Southeast Asian margin squeeze snags Singapore Inc
By Eveline Danubrata and Tripti Kalro
(Reuters) - The most widespread margin squeeze in at least a decade is pushing some Singapore companies out of the city state as rising costs and slow growth sap profitability.
A Reuters study of 268 listed Singapore companies showed that 57 percent reported a year-on-year drop in operating profit margin for the first three quarters of 2012. That was the biggest percentage for the nine-month period on record, according to Thomson Reuters data going back to 2002. Full-year data for 2012 was not yet available.
A severe labor shortage is hobbling businesses in Singapore as the government tightens its immigration policies, while growth has been hard to come by as exports languish in a dull global economy.
Across Southeast Asia, 54 percent of companies reported shrinking margins, equaling the percentage recorded in 2009, when the global economy had tipped into a recession following the Lehman Brothers bankruptcy.
In all, Reuters examined the balance sheets of nearly 1,000 companies in Singapore, Malaysia, Indonesia, Thailand and the Philippines with a market value of at least S$100 million ($80.8 million).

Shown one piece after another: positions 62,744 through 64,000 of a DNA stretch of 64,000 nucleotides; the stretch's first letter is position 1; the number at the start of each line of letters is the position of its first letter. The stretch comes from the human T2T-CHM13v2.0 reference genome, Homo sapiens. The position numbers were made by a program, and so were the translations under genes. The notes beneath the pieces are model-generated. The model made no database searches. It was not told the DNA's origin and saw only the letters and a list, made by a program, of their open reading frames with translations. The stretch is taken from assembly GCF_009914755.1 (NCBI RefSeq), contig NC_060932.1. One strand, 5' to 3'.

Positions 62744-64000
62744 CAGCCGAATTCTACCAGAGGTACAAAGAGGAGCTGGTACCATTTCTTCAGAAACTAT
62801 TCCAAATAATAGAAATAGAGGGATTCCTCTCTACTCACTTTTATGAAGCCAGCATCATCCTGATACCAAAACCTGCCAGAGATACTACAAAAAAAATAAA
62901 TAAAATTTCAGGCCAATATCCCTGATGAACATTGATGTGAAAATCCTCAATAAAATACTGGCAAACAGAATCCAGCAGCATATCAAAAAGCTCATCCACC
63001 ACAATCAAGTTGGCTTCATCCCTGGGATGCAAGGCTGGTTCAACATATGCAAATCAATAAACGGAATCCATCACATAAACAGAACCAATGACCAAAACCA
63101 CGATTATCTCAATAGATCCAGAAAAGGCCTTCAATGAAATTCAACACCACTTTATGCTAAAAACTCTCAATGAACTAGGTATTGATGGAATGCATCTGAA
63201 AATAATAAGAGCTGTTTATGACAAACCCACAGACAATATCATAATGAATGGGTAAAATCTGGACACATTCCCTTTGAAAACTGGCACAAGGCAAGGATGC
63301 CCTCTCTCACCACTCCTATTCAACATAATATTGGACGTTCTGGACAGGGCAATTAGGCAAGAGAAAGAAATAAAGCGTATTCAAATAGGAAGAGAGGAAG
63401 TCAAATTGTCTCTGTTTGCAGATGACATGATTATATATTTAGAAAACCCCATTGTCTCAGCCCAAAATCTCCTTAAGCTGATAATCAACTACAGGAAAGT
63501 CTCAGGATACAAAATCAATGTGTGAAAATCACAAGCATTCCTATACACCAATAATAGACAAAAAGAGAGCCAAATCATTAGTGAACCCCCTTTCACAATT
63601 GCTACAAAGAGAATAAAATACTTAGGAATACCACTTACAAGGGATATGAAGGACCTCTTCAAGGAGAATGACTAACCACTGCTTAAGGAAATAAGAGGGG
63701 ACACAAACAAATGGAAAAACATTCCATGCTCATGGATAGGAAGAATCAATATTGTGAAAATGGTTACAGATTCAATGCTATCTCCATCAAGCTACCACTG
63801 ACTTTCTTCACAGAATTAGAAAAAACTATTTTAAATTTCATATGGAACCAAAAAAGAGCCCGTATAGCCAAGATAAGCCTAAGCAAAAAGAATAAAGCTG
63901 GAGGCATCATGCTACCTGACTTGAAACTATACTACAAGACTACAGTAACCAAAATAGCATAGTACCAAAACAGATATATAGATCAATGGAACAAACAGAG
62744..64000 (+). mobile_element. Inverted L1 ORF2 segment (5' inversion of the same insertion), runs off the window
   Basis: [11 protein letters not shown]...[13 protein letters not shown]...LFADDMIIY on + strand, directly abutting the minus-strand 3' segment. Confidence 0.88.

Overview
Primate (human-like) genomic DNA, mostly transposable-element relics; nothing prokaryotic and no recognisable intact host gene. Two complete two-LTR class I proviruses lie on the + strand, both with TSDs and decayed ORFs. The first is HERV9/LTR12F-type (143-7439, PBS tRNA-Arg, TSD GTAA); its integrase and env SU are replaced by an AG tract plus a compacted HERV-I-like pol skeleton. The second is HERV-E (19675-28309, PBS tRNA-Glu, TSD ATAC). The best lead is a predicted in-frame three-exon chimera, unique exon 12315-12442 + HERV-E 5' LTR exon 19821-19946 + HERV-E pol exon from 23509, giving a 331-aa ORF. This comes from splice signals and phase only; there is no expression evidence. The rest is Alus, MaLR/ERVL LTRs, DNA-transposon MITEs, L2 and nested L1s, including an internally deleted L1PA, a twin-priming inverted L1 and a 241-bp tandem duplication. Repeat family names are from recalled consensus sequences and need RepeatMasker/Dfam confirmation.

The pain is particularly acute in Singapore, a smaller and more mature market lacking the burgeoning consumer classes of its emerging market neighbors. Inflation has heated up, with the consumer price index, due on Monday, expected to show a 4.0 percent rise in January, according to a Reuters poll.
The head of a Singapore business association is among those moving their corporate headquarters elsewhere, in search of lower costs and a larger market.
Chan Chong Beng, head of the Association of Small and Medium Enterprises in Singapore and chairman of Goodrich Global, a carpet and wallcoverings company with a presence in eight countries, said he planned to move his firm's headquarters and operations such as product development to Wujiang, China, near Shanghai. Sales and marketing will stay in Singapore, he said. Continued...